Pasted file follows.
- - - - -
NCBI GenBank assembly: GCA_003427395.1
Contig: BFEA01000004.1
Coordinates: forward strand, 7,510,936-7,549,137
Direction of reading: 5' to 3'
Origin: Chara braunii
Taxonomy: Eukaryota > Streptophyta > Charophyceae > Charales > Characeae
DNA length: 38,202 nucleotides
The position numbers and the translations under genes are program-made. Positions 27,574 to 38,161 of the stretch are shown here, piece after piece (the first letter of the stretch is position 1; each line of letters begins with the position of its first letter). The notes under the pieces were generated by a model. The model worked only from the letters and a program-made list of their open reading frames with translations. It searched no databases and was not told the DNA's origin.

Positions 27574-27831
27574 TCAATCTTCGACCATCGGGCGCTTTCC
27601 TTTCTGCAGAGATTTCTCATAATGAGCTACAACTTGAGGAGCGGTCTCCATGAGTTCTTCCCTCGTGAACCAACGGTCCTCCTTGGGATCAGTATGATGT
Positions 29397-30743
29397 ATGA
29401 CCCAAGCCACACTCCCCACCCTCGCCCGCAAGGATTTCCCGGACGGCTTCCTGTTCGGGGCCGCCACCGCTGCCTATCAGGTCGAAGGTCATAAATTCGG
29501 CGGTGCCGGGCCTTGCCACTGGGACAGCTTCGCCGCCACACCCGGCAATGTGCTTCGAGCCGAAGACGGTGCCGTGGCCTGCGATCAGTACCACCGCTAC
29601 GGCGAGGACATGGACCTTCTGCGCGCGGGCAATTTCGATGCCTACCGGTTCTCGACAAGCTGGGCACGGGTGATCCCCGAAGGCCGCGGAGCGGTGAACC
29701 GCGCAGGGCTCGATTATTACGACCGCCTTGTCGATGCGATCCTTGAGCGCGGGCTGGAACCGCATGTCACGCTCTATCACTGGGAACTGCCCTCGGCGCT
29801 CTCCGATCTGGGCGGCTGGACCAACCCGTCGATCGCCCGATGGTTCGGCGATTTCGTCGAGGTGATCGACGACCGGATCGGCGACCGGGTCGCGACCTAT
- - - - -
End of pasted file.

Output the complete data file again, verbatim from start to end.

NCBI GenBank assembly: GCA_003427395.1
Contig: BFEA01000004.1
Coordinates: forward strand, 7,510,936-7,549,137
Direction of reading: 5' to 3'
Origin: Chara braunii
Taxonomy: Eukaryota > Streptophyta > Charophyceae > Charales > Characeae
DNA length: 38,202 nucleotides
The position numbers and the translations under genes are program-made. Positions 27,574 to 38,161 of the stretch are shown here, piece after piece (the first letter of the stretch is position 1; each line of letters begins with the position of its first letter). The notes under the pieces were generated by a model. The model worked only from the letters and a program-made list of their open reading frames with translations. It searched no databases and was not told the DNA's origin.

Positions 27574-27831
27574 TCAATCTTCGACCATCGGGCGCTTTCC
27601 TTTCTGCAGAGATTTCTCATAATGAGCTACAACTTGAGGAGCGGTCTCCATGAGTTCTTCCCTCGTGAACCAACGGTCCTCCTTGGGATCAGTATGATGT
Positions 29397-30743
29397 ATGA
29401 CCCAAGCCACACTCCCCACCCTCGCCCGCAAGGATTTCCCGGACGGCTTCCTGTTCGGGGCCGCCACCGCTGCCTATCAGGTCGAAGGTCATAAATTCGG
29501 CGGTGCCGGGCCTTGCCACTGGGACAGCTTCGCCGCCACACCCGGCAATGTGCTTCGAGCCGAAGACGGTGCCGTGGCCTGCGATCAGTACCACCGCTAC
29601 GGCGAGGACATGGACCTTCTGCGCGCGGGCAATTTCGATGCCTACCGGTTCTCGACAAGCTGGGCACGGGTGATCCCCGAAGGCCGCGGAGCGGTGAACC
29701 GCGCAGGGCTCGATTATTACGACCGCCTTGTCGATGCGATCCTTGAGCGCGGGCTGGAACCGCATGTCACGCTCTATCACTGGGAACTGCCCTCGGCGCT
29801 CTCCGATCTGGGCGGCTGGACCAACCCGTCGATCGCCCGATGGTTCGGCGATTTCGTCGAGGTGATCGACGACCGGATCGGCGACCGGGTCGCGACCTAT